LOOK UPON the contest between Congress and South Korea over the testimony of Kim Dong Jo as an exercise in mutual face-saving. Congress, to save its face, needs to show it can rigorously investigate allegations of legal and ethical violations by its own members. Hence its effort to obtain testimony from Ambassador Kim, suspected of passing cash to as many as 10 current representatives. But Korea, to save its face, needs to show it cannot be compelled by threats of an aid cutoff to waive its treaty-protected right of diplomatic immunity and deliver up the envoy. Hence Korea's refusal so far to make Ambassador Kim available under terms acceptable to the House.

The House International Relations Committee, as we understand it, has been trying to move toward the joint objective. To that end, the committee yesterday denied the plea of Special Counsel Leon Jaworski to report out a resolution withholding noneconomic aid until South Korea coughs up the ambassador for interrogation under oath. That was excessively blunt. The Vienna Convention, a treaty, guarantees diplomatic immunity. The United States should not expect another country to yield its protections. Nor should the United States set a precedent the could expose its own envoys. Rather, the committee focused on an approach calling on Seoul to provide Ambassador Kim and suggesting, but not mandating, that if Seoul does not provide him on terms helpful to the House inquiry, the House will take that into account when dealing with aid.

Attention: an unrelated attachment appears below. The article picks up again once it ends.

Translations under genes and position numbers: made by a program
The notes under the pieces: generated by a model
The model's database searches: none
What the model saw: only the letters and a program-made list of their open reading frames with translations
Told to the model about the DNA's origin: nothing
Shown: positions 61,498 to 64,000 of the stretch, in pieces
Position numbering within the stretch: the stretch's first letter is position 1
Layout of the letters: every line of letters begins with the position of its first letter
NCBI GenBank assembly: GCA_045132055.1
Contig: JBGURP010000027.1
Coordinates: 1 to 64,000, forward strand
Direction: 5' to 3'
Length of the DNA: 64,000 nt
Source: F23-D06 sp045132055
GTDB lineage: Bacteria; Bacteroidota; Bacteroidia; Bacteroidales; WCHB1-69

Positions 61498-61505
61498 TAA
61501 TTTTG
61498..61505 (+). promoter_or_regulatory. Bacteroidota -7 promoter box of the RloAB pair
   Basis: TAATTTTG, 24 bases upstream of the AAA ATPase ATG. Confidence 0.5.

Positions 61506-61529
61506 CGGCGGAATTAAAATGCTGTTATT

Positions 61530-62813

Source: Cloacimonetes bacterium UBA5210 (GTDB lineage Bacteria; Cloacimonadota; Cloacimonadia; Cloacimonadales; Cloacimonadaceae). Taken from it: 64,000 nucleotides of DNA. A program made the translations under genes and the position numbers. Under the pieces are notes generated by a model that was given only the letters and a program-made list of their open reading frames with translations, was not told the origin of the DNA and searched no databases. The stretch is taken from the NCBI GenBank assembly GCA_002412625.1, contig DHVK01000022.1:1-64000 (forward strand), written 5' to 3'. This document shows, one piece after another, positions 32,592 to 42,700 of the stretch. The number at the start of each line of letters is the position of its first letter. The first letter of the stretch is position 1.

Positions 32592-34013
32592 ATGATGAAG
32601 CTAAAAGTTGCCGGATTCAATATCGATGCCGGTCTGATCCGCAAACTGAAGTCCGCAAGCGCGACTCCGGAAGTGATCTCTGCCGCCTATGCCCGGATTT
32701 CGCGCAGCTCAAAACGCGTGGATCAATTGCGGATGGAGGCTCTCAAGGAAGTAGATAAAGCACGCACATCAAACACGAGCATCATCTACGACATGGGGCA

Such language is not the stiffest, but it could, we believe, provide Mr. Jaworski with the "muscle from Congress" he has insisted he needs. In any event, the way Americans read a House resolution is not so important as the way Koreans read it. The language is being designed to enable Korea to respond positively without an unacceptable loss of prestige. There is an element of pressure, for which Americans need not apologize, but there is an element of respect, too.

With strong House approval for this approach, the onus will then be on the Koreans. Can they really wish to have the whole range of their relations with their principal patron treated for an indefinite period in the light of a refusal to satisfy the requirement s of a legitimate inquiry, one provoked by their own behavior? It is not, after all, as though payoffs to legislators were normal diplomatic activities of a sort meant to be protected by diplomatic immunity. If the allegations against Ambassador Kim are as flimsy and unfounded as his defenders aver, his inconvenience should be slight. And if that turns out to be not so slight, then surely it will be worth Korea's longterm while to do what it can to ensure that smooth Korean-American relations are restored.